“Vaccines are the first line of defence in a [potential]biological conflict,” a Belgian security source told EUobserver.
And vaccine breakthroughs can be national and corporate goldmines in crisis situations.
The VSSE already warned about Chinese bio-espionage a decade ago.
Chinese spies had targeted Zizi, a former bioweapons inspector for the Belgian military, who was, in 2010, a science professor at the Vrije Universiteit Brussel (VUB), the VSSE said in a report from February of that year.
Zizi was very friendly with a Chinese scientist, whom he had “introduced into the scientific and medical milieu” in Belgium, the VSSE said.
But the Chinese scientist used to be a military doctor in the Chinese army, the VSSE noted, and “she might keep too-close ties with her country in general and her former employer in particular”, it added.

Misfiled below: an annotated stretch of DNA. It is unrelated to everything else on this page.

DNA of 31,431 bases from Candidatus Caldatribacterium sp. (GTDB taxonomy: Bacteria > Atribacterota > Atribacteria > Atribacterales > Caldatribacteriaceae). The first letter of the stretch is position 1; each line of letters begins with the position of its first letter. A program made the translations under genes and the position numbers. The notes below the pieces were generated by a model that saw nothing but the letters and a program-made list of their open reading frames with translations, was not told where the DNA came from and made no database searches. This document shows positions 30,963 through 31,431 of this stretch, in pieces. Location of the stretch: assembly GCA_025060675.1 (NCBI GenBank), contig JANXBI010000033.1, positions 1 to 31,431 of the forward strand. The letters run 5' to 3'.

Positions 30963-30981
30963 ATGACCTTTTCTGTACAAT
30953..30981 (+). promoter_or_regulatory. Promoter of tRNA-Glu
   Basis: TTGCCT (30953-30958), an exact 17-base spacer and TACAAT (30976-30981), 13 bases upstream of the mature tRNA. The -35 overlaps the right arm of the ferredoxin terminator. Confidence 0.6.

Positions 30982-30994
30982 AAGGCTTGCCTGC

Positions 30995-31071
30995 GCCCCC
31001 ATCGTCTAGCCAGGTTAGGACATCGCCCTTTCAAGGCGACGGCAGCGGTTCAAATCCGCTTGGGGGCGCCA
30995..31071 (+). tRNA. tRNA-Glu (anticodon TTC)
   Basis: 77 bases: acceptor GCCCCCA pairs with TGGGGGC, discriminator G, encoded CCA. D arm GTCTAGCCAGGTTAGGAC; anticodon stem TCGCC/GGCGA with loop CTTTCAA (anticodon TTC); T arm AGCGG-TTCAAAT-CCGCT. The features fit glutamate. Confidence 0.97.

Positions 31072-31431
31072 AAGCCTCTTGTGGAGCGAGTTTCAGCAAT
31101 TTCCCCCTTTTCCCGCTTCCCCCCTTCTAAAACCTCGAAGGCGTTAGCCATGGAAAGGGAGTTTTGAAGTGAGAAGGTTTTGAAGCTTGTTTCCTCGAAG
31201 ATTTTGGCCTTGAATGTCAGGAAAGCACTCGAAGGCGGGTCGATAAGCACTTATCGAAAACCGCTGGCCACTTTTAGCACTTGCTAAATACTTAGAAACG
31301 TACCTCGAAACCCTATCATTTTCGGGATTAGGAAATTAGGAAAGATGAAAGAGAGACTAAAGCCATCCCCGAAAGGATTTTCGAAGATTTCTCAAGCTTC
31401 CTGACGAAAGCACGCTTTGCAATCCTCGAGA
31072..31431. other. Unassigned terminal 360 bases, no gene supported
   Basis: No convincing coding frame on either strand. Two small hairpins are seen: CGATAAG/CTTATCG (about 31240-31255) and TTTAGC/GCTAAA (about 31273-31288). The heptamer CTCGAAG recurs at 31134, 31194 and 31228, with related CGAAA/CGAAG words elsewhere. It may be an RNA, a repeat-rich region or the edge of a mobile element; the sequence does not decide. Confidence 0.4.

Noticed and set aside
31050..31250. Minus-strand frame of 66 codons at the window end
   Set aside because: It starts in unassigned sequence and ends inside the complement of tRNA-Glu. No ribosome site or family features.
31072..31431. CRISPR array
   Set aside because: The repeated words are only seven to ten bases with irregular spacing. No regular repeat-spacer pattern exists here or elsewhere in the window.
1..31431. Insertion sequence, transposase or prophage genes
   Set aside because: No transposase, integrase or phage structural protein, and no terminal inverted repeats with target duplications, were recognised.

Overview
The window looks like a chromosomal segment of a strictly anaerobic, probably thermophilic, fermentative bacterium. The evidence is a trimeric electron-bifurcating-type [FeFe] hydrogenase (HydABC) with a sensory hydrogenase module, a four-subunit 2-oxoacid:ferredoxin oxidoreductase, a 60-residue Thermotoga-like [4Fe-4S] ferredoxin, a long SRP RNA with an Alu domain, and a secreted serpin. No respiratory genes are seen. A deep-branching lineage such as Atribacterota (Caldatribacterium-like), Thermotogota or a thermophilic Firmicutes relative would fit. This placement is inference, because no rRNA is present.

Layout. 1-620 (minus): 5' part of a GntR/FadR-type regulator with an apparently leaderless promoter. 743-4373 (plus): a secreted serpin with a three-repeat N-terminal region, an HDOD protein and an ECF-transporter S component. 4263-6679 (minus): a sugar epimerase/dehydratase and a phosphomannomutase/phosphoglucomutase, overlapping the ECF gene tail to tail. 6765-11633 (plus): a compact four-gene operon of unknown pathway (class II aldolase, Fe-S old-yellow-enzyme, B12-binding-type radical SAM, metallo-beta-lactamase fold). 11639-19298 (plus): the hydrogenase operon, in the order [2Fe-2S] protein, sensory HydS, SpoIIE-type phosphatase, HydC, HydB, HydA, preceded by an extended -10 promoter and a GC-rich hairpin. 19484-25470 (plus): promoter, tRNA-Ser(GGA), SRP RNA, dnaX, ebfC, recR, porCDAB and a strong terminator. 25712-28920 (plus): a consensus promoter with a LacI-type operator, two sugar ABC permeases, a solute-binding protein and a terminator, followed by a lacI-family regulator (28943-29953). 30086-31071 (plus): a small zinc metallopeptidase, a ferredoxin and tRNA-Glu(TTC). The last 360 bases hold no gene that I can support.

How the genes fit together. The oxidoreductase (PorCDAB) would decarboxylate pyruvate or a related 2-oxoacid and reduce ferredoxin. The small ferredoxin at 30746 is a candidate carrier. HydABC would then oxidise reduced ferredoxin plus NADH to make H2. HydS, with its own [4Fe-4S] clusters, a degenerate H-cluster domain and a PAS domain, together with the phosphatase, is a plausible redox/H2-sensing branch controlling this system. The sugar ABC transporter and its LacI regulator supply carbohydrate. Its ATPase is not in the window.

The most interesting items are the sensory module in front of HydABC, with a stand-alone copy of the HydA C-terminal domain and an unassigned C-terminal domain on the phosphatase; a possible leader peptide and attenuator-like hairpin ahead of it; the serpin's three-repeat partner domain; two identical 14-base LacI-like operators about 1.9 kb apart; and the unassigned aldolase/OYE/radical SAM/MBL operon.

“She was obviously MSS,” the Belgian security source told EUobserver, referring to China’s Ministry of State Security (MSS).
China also targeted Jean-Luc Gala, another Belgian biological warfare specialist, the VSSE reports indicated.
Gala is the head of the Centre de Technologies Moléculaires Appliquées (CTMA), a Belgian military-private joint venture that does bioweapons research.
He is a retired colonel who went on an EU co-financed mission to fight Ebola in Africa six years ago.
He used mobile laboratories developed by the CTMA and spent part of his time in remote areas of Guinea testing Avigan, the VSSE said in a 2014 document, referring to a Japanese anti-viral drug, which is now being studied in the battle against coronavirus.
The CTMA itself was described as being “ahead of its time on the subject of bioterrorism”, by the Belgian spy service.
It is located on the campus of the Université catholique de Louvain (UCL) in Louvain-la-Neuve in central Belgium.
But a few years ago, the VSSE noted that two curious Chinese entities had opened offices on a different floor of the same campus building that housed a unit of the Belgian bioweapons institute.